Connaught group seeks provincial audit review

A request to examine school capital funding requests was submitted to the acting provincial auditor today by a group of citizens who want a second estimate on renovating Connaught School.

“We have concerns about the practice of submitting single-source estimates, and what appears to be limited oversight in assessing their reliability,” said Rene Dumont, chair of Save Our Connaught Heritage. “Our request is specific to the case of Connaught School in Regina, however the findings could be broadly applicable to all school divisions and districts.”


Connaught milestone – still going strong

École Connaught Community School celebrates another important milestone this coming week, the 100th anniversary of the first day of classes. Connaught School was constructed in 1912 and opened its doors on Sept. 1, 1913.

“The school is going strong, and there are no plans to close it. It has a remarkable history and a solid future,” said Rene Dumont, chair of Save Our Connaught Heritage. The group wants to get the word out that Connaught remains an excellent option for students.


Board rejects cooperation

Connaught frontCathedral Area residents are exploring their legal options after the Regina Board of Education voted to block conservation specialists from entering Connaught School.

“What are they afraid of?” asked Rene Dumont, chair of Save Our Connaught Heritage. “Every responsible home owner asks for more than one estimate on a project.”


Request to School Board

The Ecole Connaught SCC has sent a letter to the Regina Public School Board asking for the following:

1. Work in cooperation with Save Our Connaught to develop a renovation option for the school.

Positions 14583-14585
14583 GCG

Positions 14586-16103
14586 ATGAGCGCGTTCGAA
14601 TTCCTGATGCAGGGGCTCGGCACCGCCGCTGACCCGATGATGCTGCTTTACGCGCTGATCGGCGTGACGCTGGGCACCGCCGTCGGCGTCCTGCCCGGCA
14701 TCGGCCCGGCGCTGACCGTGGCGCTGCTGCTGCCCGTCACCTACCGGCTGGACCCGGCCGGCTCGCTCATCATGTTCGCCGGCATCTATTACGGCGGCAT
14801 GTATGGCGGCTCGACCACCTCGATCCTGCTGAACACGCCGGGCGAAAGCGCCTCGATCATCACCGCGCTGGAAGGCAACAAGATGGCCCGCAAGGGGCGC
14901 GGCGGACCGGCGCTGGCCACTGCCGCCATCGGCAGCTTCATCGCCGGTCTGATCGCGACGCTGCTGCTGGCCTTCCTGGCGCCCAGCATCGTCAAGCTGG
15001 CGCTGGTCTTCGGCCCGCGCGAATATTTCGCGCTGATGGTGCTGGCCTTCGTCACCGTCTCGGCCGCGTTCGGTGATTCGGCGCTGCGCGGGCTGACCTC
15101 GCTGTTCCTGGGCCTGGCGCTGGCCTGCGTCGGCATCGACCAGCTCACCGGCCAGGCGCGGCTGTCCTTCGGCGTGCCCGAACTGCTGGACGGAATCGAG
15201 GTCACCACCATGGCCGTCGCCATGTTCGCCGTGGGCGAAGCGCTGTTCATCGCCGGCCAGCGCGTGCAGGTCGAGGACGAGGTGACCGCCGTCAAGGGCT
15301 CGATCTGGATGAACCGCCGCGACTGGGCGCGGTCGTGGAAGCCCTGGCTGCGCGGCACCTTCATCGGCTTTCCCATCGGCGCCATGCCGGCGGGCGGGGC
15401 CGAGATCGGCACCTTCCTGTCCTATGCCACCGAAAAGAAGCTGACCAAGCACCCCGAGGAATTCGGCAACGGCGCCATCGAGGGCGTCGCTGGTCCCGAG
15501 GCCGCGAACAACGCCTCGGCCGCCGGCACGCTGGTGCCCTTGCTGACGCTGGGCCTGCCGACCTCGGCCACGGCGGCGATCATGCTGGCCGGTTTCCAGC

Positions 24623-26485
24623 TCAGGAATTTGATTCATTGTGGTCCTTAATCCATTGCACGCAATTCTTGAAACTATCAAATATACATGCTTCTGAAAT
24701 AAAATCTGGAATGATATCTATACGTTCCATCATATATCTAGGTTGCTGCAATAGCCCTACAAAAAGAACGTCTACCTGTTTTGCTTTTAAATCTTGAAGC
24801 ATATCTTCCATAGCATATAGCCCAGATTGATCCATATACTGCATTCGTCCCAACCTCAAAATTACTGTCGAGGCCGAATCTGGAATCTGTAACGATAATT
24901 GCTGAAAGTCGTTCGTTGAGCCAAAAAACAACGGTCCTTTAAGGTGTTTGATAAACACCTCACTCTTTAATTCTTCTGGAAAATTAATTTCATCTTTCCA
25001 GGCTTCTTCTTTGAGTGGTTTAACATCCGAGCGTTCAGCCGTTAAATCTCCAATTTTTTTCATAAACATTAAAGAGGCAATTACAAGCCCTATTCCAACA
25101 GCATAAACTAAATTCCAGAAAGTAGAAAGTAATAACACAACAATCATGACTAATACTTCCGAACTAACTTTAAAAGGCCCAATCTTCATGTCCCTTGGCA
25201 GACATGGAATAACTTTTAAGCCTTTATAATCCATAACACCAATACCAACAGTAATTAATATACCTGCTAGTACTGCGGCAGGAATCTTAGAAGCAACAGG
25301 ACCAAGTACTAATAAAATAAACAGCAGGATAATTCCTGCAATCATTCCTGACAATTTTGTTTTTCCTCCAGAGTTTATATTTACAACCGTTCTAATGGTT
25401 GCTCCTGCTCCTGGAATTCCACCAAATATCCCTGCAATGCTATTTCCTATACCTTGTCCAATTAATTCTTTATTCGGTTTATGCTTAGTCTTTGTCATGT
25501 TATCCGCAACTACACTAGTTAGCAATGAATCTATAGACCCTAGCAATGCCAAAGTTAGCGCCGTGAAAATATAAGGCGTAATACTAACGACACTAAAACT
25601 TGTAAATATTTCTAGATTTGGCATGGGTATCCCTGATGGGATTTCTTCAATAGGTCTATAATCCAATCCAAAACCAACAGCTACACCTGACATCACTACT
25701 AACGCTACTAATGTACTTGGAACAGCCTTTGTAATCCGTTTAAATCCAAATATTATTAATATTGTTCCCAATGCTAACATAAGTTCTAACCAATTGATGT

2. Allow specialists access to the building, for the purposes of examining its structural condition.

3. Support an application for heritage designation, to allow access to federal and provincial funds for heritage renovations and restorations.

The board will consider this at their meeting on Tuesday, June 18 at 7 p.m., 1600-4th Ave. Citizens are encouraged to attend.

What other cities and towns are doing to preserve historic schools – read this Leader-Post article.

Robert’s Letter to Premier Wall

Dear Premier Wall,

I write as a 1934 model senior citizen who enjoys anything old, attractive, well preserved and useful. A prime example being the Regina red brick and mortar architecturally magnificent Connaught public school and nearby Connaught public library. RENEW don’t destroy!

Read more of Robert Walker’s Letter

Good education doesn’t require brand new architecture – expert

talk cropped

Paul W. Bennett has seen more than a few historic schools mistreated and demolished in his day. He’s also seen some stunningly beautiful renovations. But there’s one thing they all have in common, he says.

“I’ve never found a situation yet where a board document didn’t inflate the cost of renovation and lowball the cost of new,” Dr. Bennett told a full house at the Cathedral Neighbourhood Centre on Monday, May 20. (more…)